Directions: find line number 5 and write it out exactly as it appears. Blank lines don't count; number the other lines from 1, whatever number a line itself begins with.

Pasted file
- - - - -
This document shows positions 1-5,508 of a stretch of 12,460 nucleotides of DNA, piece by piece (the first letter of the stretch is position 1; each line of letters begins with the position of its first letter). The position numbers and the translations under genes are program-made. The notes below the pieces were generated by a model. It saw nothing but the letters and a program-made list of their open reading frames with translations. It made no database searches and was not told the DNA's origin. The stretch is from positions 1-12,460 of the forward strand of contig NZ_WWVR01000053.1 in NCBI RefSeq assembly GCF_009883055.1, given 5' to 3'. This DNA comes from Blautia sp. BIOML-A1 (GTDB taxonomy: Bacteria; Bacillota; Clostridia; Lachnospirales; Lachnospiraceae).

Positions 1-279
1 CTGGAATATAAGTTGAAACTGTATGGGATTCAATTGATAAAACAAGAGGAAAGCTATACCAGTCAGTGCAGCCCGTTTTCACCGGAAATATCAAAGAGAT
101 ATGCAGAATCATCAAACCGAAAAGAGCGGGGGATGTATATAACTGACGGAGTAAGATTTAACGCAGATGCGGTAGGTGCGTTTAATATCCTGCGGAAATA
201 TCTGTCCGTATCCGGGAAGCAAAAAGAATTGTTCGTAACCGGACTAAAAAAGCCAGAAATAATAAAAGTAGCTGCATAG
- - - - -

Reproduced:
201 TCTGTCCGTATCCGGGAAGCAAAAAGAATTGTTCGTAACCGGACTAAAAAAGCCAGAAATAATAAAAGTAGCTGCATAG